Fireblocks’ model of custody solutions
The narrative that was created with the inception of bitcoin was this thing around ‘unbank yourself’. That was the first narrative. And there is another narrative over there, which is basically ‘not your keys, not your crypto’. Although both of them sort of led you to this self-custody model – the self-custody model that Firelooks provides is effectively some form of the institutional form of custody. We call it ‘direct custody’. So it is a secure non-custodial model for most cases. And the advantage is that you definitely eliminate counterparty risk from relying on anyone else. You're removing the counterparty risk, you're removing the operational risk.
And then that very elementary structure can be evolved using smart contracts and using MPC technology that we deployed to extend the model to create trustless structures between you and the people that you interact in your trade with. And that can be in the most institutional form of how a lender will get visibility into a borrower or how a decentralized clearing can work between multiple counterparties. And it can actually be applied to the most consumer-ish interactions that people have on the internet.
The best example I always give is: imagine you have a ticket for a concert and you don't want to go to that concert. And honestly, you don't want to pay the ridiculous fee that someone like Ticketmaster or StubHub will charge you for canceling that ticket or transferring it to someone else. To sell someone that ticket over Facebook or Instagram or some random messaging platform to someone that you don't know carries counterparty risk. Who goes first? You send them the ticket and they send you the Venmo? Or, you know, they send you the Venmo and you send the ticket and how do they know even though the ticket is authentic?
The interesting thing about crypto is that interaction can actually occur in a completely trusted way using atomic swap using an NFT and via a stablecoin. You can create something that would cost a fraction of $1. And the rail is just like a regular internet rail that is agnostic to what application you want to do without any intermediary.
So I think that, when you give this example to people, they can intuitively understand why there is a breakthrough in the most simplistic interaction that exists between two people. We want to trade with each other. And how do we guarantee that neither of us is going to defraud the other person without having a centralized party that we both trust? You can expand from that. And it actually changes the world in terms of how commerce can be done, and how financial transactions can be done, both on the individual level and the institutional level, I think that it's super powerful, as more and more of our life becomes virtual and being conducted over the internet rails.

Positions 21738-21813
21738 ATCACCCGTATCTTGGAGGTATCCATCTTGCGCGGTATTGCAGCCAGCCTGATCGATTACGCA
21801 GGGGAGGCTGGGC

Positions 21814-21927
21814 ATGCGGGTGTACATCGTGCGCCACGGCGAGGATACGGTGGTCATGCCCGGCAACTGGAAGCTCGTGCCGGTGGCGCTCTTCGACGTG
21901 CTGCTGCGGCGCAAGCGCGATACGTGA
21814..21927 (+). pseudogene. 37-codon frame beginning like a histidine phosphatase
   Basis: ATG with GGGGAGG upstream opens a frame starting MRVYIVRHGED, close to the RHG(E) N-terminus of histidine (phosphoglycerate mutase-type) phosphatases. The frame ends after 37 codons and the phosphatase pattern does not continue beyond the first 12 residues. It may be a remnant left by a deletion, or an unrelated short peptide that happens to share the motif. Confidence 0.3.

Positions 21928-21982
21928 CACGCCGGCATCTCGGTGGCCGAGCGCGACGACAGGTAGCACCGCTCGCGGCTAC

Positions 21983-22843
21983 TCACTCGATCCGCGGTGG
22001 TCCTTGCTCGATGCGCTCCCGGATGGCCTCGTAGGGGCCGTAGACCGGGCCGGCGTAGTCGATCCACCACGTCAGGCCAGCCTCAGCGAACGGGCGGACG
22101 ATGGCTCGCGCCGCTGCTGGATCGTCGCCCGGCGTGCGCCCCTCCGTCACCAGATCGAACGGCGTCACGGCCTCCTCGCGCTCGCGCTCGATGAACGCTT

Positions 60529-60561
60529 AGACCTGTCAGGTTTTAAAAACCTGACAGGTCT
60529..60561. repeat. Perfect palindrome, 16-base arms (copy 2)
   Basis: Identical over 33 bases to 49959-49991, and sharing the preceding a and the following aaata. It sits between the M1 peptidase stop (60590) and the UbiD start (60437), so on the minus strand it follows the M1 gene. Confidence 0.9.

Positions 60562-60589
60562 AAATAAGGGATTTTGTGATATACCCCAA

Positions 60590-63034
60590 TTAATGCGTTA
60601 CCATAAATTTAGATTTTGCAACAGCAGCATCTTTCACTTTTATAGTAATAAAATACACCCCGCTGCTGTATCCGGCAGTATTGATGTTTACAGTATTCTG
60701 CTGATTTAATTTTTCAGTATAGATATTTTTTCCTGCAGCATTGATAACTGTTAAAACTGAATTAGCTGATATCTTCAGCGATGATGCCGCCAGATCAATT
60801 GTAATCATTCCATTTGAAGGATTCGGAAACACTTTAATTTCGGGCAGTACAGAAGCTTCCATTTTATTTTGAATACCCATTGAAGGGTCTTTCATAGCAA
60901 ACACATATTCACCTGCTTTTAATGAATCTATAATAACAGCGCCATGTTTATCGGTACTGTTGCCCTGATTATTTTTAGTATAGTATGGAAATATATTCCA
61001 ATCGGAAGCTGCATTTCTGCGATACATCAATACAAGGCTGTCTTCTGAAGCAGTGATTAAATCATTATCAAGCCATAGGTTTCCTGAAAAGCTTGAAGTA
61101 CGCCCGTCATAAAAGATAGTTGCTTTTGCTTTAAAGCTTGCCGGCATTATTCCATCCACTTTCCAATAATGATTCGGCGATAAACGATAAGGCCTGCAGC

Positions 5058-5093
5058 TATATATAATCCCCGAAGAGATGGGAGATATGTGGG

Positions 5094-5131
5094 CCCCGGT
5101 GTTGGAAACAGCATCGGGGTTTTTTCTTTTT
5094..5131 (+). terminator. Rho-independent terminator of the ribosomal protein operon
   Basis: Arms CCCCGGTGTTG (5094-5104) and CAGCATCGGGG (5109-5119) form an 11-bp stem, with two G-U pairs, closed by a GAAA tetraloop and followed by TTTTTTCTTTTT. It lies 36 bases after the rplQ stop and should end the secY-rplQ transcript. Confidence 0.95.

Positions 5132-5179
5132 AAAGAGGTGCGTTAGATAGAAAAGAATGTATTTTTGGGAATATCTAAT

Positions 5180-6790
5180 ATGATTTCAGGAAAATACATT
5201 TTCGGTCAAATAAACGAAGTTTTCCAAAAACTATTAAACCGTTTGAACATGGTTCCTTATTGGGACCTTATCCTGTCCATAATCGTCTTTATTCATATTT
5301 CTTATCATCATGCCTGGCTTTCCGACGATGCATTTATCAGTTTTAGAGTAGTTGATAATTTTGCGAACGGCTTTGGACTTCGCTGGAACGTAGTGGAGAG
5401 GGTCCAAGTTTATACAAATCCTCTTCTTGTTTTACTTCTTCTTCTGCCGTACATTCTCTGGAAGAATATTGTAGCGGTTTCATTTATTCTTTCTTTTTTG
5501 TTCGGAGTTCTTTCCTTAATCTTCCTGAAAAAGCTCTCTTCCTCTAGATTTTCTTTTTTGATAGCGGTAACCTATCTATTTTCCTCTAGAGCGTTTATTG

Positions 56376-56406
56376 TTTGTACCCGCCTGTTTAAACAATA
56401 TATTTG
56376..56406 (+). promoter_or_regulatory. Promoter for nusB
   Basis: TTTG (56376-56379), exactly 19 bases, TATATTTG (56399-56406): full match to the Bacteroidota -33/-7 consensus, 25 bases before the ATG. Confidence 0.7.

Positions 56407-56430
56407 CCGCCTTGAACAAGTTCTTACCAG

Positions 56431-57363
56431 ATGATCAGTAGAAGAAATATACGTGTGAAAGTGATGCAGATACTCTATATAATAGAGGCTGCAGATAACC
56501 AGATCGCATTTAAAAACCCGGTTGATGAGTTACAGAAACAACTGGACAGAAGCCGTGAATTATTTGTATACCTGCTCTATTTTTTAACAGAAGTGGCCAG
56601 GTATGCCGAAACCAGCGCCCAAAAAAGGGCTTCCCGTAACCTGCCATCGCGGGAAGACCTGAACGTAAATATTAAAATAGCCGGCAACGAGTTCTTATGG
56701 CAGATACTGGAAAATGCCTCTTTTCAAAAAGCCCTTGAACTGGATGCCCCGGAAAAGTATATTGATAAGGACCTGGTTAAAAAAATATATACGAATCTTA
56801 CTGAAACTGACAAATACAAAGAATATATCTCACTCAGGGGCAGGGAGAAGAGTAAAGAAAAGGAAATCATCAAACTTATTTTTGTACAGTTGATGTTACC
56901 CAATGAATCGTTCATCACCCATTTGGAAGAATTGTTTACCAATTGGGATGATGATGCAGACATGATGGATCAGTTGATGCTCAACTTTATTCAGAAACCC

CBDCs vs tokenized deposits
What is much more appealing for the banks at the moment is what we call tokenized deposits. So effectively, they take a cash deposit and tokenize it. It's still kept under the fractional reserve requirements for the bank. And the advantage for the banks is that it doesn't reduce the leverage in the system. This is why the central banks liked that model slightly more from a scale standpoint, compared to the fully backed.
We have a few bank clients, like ANZ Bank and two other banks in Australia, that made it already public. We have non-banks like GMO, which is a huge Japanese brokerage, that is issuing Japanese yen. And it's a very interesting example because on the back of those structures, and just generally like things like USDC, we've been working with the top payment service providers like WorldPay, Checkout.com and so on that are using the stablecoins for cross-border transactions.
The US figuring this stuff out
The main question is how long that friction will last, but it may definitely hurt the US in terms of competitiveness in the global financial markets. The US traditionally has been the innovator in financial technology. It's the biggest financial market and the most sophisticated.
Unfortunately, I think everything that is coming at the moment from the SEC, the OCC, the Federal Reserve, and so on, is preventing the adoption. The incumbent players are not piling into this technology. They make it much harder for fintechs to try in the United States. And what's happening is that everywhere abroad, people are moving. And obviously, this technology moves really, really quickly. So at some point, it will start to be difficult to catch up. And that's, I think, the main concern.